He puts the book and video back on the shelf, noticing another book beside them, that he’ll need tomorrow for another couple. It’s called Dear Friends in Marriage. The introduction explains that certain people (some 6% of the population) incline only to same sex partners. A couple committing to a life together are blessed with a marriage covenant. Preparation includes mostly the same issues straight couples consider, except that they talk over whether they hope to adopt a child, or possibly to have one by insemination. The book carries a dedication to the memory of two religious from a while back, Sister Jeannine Gramick and Father Robert Nugent, who started programs of “Gay-lesbian Outreach”; Sr. Jeannine opened many people’s minds through a tape she made, where she read an idyllic fairy tale, as she called it, of two happy Catholics, raising an orphaned nephew of one partner, and participating in fine ways in their parish.
These couples often hold the wedding mass in their house or apartment, as a special blessing to the place. Part of the liturgy is taken from an early rite of the Greek Church that consecrated holy friendships. In the U.S. they decorate their place with green living plants and pink triangles, and invite the couple’s immediate family members and a few best friends. They party late into the night, with someone playing an instrument and leading group singing. If nieces, nephews, or children of friends attend, they may take part in the ceremony as flower child, singer, mass server, or whatever the child prefers. If one of the partners is a priest, the other often makes a commitment of prayer support for that ministry.
The next book on his shelf is called The Specialists. Sometimes a man and woman come to Carlos, knowing they are bisexual or potentially so, but loving each other and wanting to make a life together, and have children. This is a book he works through with them.
It describes how some people live out friendship in a multi-valent way–as some have in all ages. They have a gift for erotically based affection and strong emotional support of friends, male and female–usually not consummated sexually, though they might or might not do that some time. Amateurs of the heterosexual, specialists of the homosocial and heterosocial, they may marry, or they may do best in a single life. They may know the joy of children, or may give their inner riches in other ways. They often participate in their parishes creatively–in art, music, liturgy planning, rhetoric of conflict mediation, ecumenical initiatives, cooking for celebrations, or whatever is their talent. They tend to be some of the most spirited and open-spirited people in their communities.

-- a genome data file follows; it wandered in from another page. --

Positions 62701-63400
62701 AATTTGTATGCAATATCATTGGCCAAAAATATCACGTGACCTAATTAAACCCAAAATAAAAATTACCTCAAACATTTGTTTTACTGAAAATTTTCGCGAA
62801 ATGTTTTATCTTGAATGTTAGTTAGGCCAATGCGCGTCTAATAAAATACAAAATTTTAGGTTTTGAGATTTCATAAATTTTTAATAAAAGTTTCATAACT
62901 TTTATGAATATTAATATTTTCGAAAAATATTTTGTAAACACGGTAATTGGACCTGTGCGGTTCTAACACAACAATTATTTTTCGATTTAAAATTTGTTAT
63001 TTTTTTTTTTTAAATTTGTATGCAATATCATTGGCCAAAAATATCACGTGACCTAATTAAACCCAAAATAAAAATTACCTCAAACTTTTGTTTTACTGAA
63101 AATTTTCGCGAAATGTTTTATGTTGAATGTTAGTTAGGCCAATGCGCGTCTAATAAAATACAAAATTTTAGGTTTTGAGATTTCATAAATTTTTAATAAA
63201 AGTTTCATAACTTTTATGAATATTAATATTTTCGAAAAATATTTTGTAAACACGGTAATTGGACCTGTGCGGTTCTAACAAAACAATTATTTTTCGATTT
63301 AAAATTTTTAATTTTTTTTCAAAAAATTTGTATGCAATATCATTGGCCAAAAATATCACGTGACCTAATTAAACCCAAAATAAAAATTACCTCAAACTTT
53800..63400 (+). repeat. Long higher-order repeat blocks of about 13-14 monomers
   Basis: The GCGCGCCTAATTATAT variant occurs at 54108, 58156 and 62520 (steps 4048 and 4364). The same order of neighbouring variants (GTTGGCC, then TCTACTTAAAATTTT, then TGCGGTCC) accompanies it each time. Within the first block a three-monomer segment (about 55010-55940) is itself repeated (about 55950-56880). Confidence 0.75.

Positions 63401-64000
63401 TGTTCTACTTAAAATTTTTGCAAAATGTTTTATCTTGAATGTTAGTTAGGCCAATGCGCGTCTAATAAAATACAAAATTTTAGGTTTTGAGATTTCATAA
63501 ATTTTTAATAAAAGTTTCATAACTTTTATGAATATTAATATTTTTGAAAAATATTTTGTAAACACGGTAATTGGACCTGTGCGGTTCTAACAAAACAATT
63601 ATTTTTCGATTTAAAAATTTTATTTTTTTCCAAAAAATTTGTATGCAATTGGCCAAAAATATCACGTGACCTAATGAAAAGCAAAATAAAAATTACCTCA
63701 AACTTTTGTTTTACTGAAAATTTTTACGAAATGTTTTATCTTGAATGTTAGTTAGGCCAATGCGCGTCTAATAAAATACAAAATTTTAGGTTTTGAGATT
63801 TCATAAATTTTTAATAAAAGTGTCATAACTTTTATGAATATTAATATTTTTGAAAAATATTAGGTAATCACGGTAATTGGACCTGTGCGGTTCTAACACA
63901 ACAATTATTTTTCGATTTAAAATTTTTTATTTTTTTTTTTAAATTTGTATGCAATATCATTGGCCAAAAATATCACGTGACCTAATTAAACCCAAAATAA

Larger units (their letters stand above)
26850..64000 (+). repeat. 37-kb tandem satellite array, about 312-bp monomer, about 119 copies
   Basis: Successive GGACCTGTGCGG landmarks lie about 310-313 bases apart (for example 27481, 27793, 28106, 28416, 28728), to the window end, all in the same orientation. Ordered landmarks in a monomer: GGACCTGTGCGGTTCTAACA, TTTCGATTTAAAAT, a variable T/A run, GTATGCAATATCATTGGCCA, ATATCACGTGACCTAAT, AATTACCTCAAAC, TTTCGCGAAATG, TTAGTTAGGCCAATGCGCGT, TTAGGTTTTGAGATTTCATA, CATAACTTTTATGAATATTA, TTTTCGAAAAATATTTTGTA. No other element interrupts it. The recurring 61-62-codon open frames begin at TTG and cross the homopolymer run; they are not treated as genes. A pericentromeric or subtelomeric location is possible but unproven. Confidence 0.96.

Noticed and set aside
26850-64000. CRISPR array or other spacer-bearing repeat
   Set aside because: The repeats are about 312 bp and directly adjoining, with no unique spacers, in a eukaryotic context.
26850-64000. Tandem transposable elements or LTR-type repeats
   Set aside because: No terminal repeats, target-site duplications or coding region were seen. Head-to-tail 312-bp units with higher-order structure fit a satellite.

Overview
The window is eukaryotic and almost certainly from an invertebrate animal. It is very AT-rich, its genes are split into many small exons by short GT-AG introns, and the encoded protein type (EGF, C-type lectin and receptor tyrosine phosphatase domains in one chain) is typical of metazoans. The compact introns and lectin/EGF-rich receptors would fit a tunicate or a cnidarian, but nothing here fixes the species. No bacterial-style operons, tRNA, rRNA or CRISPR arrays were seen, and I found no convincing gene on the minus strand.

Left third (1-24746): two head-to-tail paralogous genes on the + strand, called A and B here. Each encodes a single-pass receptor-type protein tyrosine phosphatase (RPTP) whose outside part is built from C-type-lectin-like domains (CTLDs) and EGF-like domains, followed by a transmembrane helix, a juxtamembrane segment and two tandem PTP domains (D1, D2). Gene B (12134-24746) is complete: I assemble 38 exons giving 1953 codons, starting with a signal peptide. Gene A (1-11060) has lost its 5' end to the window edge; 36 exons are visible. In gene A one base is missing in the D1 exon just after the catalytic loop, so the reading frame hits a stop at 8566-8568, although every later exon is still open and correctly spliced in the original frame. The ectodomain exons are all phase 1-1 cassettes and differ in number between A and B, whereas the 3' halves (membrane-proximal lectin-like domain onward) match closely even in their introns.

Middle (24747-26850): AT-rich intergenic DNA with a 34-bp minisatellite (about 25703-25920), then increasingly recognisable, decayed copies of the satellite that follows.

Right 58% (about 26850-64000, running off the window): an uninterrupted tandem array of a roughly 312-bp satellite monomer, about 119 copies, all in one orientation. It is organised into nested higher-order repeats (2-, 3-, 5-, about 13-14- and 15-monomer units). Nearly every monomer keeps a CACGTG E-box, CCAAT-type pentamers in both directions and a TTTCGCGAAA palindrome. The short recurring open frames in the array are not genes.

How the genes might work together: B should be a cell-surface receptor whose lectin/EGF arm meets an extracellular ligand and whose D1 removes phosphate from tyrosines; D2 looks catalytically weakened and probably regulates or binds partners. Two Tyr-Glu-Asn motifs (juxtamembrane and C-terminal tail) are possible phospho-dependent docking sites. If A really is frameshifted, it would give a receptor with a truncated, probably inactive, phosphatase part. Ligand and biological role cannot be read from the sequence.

Some of them have been inspired by Sister Fran Ferder, a Franciscan and psychologist, who wrote articles such as one in a church publication called CTA News. She said she imagined herself before God at the pearly gate of heaven saying, “Well, I stayed celibate. I didn’t have sex.” And God looks a little puzzled and replies, “Well that’s nice, but how was your loving? Your forgiving? Your feeling and understanding for people?” Did you love them richly, without fear? When these principles conflict, she said–if following the first means being thwarted in the second, because of fear, rigidity, or spiritual dryness, then the second should be recognized as more important.
The May evening is now wearing away with the end of a thunderstorm. The leaves outside glisten in orange light from beneath a cloud bank in the west. Father Carlos gets interrupted again in his cleanup efforts by a ring at the rectory door. It’s Mazy, a bag lady who asks if she can stay tonight in one of the two small dormer rooms, each with six beds, that the parish keeps for homeless people. Nowadays, they as often come in out of the heat as out of the cold.
Carlos lets in Mazy with her large flower-bedecked hat. Her favorite thing is to talk with him on her theory of how the papal infallibility is transmitted from one pope to the next, and where it resides in the interim between the death of one, and election of the next by the cardinals. Each time she tells it, a few more wrinkles get thrown in. Actually some of her ideas aren’t half bad, he thinks, if they could be worked out in a more processed way.
The state governments have institutions, with daily work routines, for people who can’t take care of themselves enough to keep a job and residence—for whatever reasons. But many still prefer the open air and street life, so churches and other religious centers try to put them up as need arises. Sometimes Mazy goes and says part of the rosary with the people who like to meet for that on Monday evenings, but she has trouble concentrating for more than a few minutes. Only the topic of papal infallibility keeps her attention for long. Carlos reminds her where the toast bread and the juice are, and makes her promise to put her sheets in the wash in the morning. Sometimes she does it and sometimes not.